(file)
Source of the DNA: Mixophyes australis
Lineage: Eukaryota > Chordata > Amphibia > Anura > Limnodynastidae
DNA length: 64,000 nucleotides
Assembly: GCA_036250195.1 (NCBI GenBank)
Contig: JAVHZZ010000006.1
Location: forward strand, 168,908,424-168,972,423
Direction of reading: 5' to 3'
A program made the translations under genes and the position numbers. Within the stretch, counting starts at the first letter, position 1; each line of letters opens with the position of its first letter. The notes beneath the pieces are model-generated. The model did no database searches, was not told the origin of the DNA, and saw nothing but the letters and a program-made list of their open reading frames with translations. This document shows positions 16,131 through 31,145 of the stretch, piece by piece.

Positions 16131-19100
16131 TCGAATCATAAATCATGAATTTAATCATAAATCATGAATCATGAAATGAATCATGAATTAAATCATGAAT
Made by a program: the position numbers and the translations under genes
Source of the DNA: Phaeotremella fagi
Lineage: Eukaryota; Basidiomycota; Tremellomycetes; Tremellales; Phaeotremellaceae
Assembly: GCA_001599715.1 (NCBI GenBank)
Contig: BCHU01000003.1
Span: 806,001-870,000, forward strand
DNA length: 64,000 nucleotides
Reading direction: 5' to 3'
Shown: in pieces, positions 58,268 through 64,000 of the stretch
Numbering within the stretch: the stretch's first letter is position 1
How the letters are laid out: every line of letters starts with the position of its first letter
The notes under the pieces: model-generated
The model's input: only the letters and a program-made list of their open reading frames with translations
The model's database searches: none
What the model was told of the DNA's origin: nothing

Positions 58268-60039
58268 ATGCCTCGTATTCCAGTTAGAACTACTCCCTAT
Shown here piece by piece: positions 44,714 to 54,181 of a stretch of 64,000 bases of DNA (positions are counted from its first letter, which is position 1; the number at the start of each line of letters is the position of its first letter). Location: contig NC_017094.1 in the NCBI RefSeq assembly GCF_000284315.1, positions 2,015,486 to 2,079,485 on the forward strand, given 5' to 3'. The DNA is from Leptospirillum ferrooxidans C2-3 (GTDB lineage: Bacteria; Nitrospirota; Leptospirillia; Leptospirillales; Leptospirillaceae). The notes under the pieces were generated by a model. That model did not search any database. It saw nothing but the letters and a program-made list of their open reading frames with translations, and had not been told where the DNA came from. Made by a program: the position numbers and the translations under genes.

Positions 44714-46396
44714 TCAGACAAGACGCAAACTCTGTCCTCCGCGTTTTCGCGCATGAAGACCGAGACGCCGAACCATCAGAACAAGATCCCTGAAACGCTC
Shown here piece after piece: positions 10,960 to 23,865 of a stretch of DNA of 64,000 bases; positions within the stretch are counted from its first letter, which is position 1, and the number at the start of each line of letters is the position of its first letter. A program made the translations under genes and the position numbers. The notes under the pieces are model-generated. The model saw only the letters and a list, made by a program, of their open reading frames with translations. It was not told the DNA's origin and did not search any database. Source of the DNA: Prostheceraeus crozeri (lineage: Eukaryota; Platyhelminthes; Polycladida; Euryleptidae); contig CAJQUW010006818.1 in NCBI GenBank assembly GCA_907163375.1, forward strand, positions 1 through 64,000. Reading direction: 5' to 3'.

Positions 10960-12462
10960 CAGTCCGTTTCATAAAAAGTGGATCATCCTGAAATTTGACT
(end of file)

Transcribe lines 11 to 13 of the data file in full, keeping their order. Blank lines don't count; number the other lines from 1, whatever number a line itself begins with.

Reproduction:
Made by a program: the position numbers and the translations under genes
Source of the DNA: Phaeotremella fagi
Lineage: Eukaryota; Basidiomycota; Tremellomycetes; Tremellales; Phaeotremellaceae